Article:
The coffee roaster is the central (and often most expensive) investment of any roasting business. So, it stands to reason that you’ll want to maintain it in optimal condition. Doing so not only increases its lifespan but also means that it produces clearer, better-tasting coffee – all while decreasing the risk of a breakdown or fire.
Don’t forget that your roaster is likely working day in and day out, with dust, smoke, and oils entering, being produced, and exiting the machine. You can’t overlook the importance of a good maintenance calendar to keep it running at its best.
I spoke with Doug Graf, long-time roaster technician of Vintage Coffee, and Bill Kennedy, President of US-based roaster manufacturer The San Franciscan Roaster Co, about their recommendations. Doug recently ran the Roaster Maintenance program at SCA Coffee Expo, while The San Franciscan Roaster Co presented The Coffee Roasting Institute.
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Creating a Maintenance Schedule
The first question you need to ask yourself is: how often?
There are a few factors that will affect the answer. If you’re using your roaster every day, you’ll need to perform routine maintenance more often than if you roast just a few times a week. Also, if you tend to produce darker roasts, the extra oils will mean more frequent cleaning is needed.
Don’t get complacent if you roast lighter, though. Bill cautions that “if you do lighter roasts, you’re going to be tempted to not clean often enough.” He points out that a loss of clarity due to reduced airflow will be even more noticeable in lighter profiles.
If you’re just starting out, you can observe how quickly buildup in your ducts and cooling tray develops in order to determine a cleaning frequency that works for you. This may involve a few weeks of frequently disassembling a section of ductwork to observe buildup development. Don’t wait for a noticeable change in your airflow before you break down your ductwork to inspect it.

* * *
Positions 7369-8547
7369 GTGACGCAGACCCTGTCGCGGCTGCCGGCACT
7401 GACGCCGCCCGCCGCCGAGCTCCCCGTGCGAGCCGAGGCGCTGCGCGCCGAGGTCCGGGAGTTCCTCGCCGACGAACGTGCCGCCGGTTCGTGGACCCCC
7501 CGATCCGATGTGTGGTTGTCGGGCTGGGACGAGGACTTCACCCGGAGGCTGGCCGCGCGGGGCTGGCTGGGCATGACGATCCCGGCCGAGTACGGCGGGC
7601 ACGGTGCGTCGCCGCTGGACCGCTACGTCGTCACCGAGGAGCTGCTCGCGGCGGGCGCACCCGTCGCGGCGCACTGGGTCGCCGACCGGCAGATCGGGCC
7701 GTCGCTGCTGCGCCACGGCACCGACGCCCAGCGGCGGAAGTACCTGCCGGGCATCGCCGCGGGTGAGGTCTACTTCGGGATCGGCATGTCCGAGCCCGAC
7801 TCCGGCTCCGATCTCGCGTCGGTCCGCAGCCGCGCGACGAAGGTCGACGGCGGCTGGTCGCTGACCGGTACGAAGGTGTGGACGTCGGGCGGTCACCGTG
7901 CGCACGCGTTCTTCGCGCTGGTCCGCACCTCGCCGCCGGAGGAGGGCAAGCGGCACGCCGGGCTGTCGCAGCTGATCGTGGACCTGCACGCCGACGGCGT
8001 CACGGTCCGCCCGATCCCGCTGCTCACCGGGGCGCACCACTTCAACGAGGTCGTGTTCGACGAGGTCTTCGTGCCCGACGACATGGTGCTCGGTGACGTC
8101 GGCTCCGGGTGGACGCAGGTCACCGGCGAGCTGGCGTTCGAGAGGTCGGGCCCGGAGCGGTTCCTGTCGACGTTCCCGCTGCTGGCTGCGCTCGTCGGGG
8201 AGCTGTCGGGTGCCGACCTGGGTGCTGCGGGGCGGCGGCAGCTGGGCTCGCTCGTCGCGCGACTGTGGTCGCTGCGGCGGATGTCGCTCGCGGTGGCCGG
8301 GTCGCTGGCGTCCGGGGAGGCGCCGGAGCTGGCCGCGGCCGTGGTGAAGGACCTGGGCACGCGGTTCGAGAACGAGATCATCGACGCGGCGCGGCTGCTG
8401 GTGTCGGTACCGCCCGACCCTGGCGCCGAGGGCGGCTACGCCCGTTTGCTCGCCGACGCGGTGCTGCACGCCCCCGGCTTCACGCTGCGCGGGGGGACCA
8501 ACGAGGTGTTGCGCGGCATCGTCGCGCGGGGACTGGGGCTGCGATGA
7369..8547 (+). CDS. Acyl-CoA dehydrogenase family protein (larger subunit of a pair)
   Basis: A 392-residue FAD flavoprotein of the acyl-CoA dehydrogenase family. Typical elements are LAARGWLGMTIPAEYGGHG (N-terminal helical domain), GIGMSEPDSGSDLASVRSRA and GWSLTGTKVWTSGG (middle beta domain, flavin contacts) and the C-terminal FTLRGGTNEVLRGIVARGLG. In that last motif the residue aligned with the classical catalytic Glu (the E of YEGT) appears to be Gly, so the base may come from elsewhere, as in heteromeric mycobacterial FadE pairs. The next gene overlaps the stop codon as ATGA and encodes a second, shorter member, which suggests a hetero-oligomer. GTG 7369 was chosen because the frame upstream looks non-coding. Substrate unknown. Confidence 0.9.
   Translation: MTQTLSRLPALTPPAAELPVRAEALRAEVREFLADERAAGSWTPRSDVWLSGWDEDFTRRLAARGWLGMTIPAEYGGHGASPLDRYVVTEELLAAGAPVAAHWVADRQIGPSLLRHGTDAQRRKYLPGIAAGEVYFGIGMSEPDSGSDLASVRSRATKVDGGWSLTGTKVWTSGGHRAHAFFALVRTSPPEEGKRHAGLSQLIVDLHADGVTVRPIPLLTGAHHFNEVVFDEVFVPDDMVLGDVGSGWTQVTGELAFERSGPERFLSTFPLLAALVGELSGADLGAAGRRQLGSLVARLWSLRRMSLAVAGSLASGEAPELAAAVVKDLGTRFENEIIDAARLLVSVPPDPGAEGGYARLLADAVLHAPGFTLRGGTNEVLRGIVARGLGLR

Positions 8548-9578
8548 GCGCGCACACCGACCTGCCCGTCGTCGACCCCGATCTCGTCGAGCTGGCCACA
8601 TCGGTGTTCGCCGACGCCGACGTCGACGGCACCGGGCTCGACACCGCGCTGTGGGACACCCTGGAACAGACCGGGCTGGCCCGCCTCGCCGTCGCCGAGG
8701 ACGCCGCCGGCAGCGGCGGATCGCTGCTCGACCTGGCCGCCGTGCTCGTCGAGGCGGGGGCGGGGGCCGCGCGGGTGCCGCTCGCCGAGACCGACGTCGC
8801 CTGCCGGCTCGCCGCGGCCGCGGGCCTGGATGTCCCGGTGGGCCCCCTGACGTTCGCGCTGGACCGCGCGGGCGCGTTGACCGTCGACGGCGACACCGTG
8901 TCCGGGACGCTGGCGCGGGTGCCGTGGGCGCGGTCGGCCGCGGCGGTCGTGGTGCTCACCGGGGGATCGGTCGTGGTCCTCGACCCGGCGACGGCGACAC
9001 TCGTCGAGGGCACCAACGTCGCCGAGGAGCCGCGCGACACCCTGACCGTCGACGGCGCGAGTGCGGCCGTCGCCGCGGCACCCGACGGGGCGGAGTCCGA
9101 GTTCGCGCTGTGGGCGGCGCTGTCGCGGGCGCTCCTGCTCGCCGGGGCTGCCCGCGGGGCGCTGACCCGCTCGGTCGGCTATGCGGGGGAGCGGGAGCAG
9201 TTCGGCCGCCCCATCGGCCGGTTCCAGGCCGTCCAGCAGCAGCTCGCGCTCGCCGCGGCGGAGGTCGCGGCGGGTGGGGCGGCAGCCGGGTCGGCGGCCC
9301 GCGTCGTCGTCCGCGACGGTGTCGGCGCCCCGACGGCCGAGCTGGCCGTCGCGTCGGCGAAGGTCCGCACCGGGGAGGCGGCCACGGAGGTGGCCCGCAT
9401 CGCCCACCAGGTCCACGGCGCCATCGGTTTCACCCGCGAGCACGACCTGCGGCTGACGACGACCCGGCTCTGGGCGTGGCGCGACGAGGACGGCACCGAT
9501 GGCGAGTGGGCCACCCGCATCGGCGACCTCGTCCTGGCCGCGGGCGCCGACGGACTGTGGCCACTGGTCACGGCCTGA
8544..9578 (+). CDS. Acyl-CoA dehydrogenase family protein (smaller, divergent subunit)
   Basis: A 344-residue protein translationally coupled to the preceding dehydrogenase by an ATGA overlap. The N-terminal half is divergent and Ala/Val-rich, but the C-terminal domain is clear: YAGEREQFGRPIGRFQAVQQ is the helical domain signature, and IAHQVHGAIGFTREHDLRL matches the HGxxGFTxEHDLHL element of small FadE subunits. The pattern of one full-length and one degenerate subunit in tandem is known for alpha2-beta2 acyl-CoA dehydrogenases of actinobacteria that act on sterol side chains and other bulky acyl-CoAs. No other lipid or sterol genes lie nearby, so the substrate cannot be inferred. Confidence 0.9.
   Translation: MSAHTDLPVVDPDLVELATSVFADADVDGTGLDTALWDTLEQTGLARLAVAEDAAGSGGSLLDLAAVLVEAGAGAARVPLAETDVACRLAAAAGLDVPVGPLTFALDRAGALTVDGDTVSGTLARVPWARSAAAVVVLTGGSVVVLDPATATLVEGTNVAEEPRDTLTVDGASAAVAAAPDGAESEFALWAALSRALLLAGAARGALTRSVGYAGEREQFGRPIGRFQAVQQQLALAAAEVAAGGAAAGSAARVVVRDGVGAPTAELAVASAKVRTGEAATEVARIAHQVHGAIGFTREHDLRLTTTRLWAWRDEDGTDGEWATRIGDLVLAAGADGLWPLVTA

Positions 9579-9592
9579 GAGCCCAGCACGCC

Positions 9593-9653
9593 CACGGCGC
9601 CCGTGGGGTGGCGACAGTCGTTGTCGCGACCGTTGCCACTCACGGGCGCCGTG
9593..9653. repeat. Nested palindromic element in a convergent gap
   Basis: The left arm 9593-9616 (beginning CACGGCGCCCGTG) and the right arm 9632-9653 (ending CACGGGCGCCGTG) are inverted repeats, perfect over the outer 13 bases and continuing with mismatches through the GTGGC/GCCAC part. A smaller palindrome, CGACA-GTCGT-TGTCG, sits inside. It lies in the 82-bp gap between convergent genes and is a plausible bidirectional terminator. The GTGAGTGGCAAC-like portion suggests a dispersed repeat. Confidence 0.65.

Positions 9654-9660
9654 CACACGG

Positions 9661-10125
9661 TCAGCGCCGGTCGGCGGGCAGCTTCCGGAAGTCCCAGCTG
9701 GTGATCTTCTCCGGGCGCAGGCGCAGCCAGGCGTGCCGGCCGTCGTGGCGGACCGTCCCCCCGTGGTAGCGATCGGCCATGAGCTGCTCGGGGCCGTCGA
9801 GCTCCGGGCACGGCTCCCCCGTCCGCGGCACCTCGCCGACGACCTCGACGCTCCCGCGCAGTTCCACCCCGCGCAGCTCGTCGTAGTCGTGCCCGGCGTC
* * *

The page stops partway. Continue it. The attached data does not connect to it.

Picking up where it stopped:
Keep in mind that a little buildup in your pipes can lead to substantial losses in airflow. As Doug points out, the area of a circle (that is, the cross-section of an airflow duct) is calculated with r2. Therefore, a slight buildup on the edges of the pipe (a reduction of the radius, r) exponentially reduces the pipe’s area.
Upkeep should always be done before your machine is affected to such a degree that it impacts the profile of the roast, otherwise you’ll have to re-dial in your roast profiles every time you clean.
So, be proactive when developing a maintenance schedule and, then, crucially, stick to it. Doug recommends a schedule based on the number of days rather than the number of roasts. “People won’t reliably keep track of their number of roasts, and then [maintenance] may fall randomly on different days, at different times of the year, and it’s very difficult to treat it as a scheduled item,” he says. “If you’re doing it every Friday, for the sake of argument, then every Friday, it happens.”
Once you come up with an appropriate schedule, it’s important to keep a maintenance log, documenting all issues and corrective actions that you take with your roaster. This will help you stay consistent and diagnose issues when they arise.
And while every roaster’s specific maintenance schedule will be different, there are some general tasks that you can divide into daily, weekly, monthly, and yearly activities.
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Before any maintenance begins, there should be a safety protocol to “lock out” the electricity and gas supply to the roaster. You don’t want an accidental start or gas leak. Only once this has been done are you ready to start the cleaning and upkeep.
Most maintenance tasks revolve around ensuring a clean, consistent airflow. The first task is simply emptying the chaff bucket. This should be done every 8–10 roasts or before the chaff bucket is half full (or daily, depending on which is more frequent). “The efficiency goes down very drastically when the bucket is past half full,” says Doug, adding that “your likelihood of a fire goes up quite significantly.”